Does anyone else find the new Acadia underwhelming? With all of the changes, they were only able to eke out 4 more mpg on the highway! Cut the length, cut the weight by 700 lbs, make a 4 cyl engine available as the base engine and restyle the entire vehicle and you only get 4 more mpg? To make it worse, the 300+ hp 3.6L V6 only gets 3 mpg less on the highway. So, why would anyone buy the 4 cyl model? If you are shopping on price alone, you probably aren’t shopping at a GMC dealership anyway. Abandoning the full size crossover segment it invented seems very ill advised for GMC. Perhaps they should have made an Acadia and an Acadia XL to protect their market position as they begin to compete in the midsize segment. To see how well this works they only need look at their full size SUV’s where GM commands a dominant 70% market share. I don’t see many former Acadia buyers signing up for an Enclave next time around; too much of a soccer mom image attached to that model. I think in two years time they will look back and see that this move was a mistake.

  6. Kit Gerhart Says:

    The new Ridgeline will be a very good choice, for what most people actually do with pickup trucks. Few people tow or carry heavy loads in their pickups, so if the Honda drives well and gets good mpg, and is priced competitively, it should do well. It even looks more “normal,” which should help.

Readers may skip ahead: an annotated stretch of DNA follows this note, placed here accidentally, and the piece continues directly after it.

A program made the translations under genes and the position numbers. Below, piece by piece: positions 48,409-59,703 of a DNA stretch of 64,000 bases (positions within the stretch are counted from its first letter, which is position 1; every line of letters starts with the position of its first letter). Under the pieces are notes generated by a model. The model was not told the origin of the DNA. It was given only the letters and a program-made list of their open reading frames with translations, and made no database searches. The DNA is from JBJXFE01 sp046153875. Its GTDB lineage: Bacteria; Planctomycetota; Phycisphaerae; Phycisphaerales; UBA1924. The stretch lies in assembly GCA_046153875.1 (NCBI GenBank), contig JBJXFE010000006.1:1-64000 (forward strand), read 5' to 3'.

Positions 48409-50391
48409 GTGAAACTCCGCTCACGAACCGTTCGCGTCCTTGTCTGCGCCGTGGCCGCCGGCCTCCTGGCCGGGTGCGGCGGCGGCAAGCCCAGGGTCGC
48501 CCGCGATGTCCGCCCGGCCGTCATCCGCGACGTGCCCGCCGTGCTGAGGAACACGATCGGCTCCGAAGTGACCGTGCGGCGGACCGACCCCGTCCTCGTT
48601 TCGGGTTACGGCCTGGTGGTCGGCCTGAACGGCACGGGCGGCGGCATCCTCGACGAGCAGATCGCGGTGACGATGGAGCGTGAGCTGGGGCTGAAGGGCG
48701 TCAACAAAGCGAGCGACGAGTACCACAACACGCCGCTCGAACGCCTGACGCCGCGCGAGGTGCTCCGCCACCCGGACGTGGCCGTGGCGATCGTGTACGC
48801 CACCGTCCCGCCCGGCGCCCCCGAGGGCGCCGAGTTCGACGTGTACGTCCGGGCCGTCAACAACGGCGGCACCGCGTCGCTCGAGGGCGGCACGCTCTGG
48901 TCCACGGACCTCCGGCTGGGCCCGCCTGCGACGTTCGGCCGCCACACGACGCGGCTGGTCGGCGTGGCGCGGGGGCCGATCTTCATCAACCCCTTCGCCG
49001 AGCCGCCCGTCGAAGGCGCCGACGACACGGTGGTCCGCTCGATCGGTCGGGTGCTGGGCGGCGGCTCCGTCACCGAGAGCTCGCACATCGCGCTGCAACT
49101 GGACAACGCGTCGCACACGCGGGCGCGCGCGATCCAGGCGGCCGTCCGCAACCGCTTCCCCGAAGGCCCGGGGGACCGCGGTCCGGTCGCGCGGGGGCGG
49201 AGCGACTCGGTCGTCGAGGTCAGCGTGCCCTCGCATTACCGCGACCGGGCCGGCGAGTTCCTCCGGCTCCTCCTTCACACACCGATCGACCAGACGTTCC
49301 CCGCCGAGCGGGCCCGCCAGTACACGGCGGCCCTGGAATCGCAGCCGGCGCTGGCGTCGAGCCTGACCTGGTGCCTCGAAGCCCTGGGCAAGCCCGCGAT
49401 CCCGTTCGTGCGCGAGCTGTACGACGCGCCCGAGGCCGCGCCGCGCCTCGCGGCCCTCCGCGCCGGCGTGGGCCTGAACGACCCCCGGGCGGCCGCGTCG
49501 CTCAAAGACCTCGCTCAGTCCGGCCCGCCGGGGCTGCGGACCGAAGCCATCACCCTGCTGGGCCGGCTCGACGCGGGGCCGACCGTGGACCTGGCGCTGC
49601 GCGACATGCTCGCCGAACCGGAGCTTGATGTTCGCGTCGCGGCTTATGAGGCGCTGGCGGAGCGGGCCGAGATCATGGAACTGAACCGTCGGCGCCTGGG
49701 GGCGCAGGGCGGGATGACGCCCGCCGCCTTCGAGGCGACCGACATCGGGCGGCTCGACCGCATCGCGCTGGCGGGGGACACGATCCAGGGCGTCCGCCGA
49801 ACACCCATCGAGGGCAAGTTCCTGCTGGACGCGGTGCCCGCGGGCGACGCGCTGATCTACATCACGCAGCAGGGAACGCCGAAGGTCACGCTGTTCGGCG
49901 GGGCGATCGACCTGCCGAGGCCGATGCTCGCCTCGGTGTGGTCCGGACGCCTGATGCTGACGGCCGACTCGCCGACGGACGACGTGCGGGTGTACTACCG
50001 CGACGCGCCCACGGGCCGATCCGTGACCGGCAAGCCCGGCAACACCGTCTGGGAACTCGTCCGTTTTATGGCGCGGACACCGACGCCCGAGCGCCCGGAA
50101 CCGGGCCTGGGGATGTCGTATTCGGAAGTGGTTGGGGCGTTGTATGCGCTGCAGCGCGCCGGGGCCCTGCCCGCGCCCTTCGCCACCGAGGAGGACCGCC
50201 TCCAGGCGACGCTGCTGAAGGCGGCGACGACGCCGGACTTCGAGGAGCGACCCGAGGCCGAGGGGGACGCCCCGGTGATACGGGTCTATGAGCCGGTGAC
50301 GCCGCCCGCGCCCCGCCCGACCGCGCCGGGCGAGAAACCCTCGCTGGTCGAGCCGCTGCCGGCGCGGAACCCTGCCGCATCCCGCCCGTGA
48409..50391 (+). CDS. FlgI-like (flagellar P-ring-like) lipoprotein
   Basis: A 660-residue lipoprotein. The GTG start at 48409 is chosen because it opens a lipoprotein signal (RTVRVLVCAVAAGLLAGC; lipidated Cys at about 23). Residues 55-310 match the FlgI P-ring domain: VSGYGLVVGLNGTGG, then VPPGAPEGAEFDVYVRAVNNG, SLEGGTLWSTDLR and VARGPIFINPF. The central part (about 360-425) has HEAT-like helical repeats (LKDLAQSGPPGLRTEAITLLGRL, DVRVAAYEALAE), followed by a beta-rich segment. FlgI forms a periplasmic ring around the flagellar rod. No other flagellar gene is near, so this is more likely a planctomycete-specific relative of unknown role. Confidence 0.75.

7. BobD Says:

    Interesting Honda is putting a V6 in the Ridgeline. One would have thought they would also offer an L4 like the other mid-size PUs… perhaps that is coming later. When they say “segment-leading EPA fuel economy ratings”, does that mean at least 31 mpg highway as you can obtain with the GM diesels? Or is the Ridgeline “segment” defined as “uni-body pickups” of which it is the only one?

  8. HtG Says:

    Acadia mileage

    I’d offer that an increase of 4mpg is 17% more. Isn’t highway mileage mostly an air resistance matter? That thing is still a brick, just smaller.

    It makes a bigger difference for the auto fleet if the low mileage units improve their nominal mileage; as in getting a 40mpg car to 44 doesn’t save as much gas overall. Doesn’t the Acadia also get start/stop which will make a bigger difference in suburban and city circulation?

    I also really like the looks of the 2017. Those more rounded wheel arches may also be less polarizing. So $.

  9. HtG Says:

    Is there another FWD truck like this Ridgeline? Maybe an argument for FWD here is that most miles will happen with an empty bed.

  10. Kit Gerhart Says:

    5 To me, a ~15% improvement in highway fuel economy is pretty good. The improvement in city mpg will probably be even greater.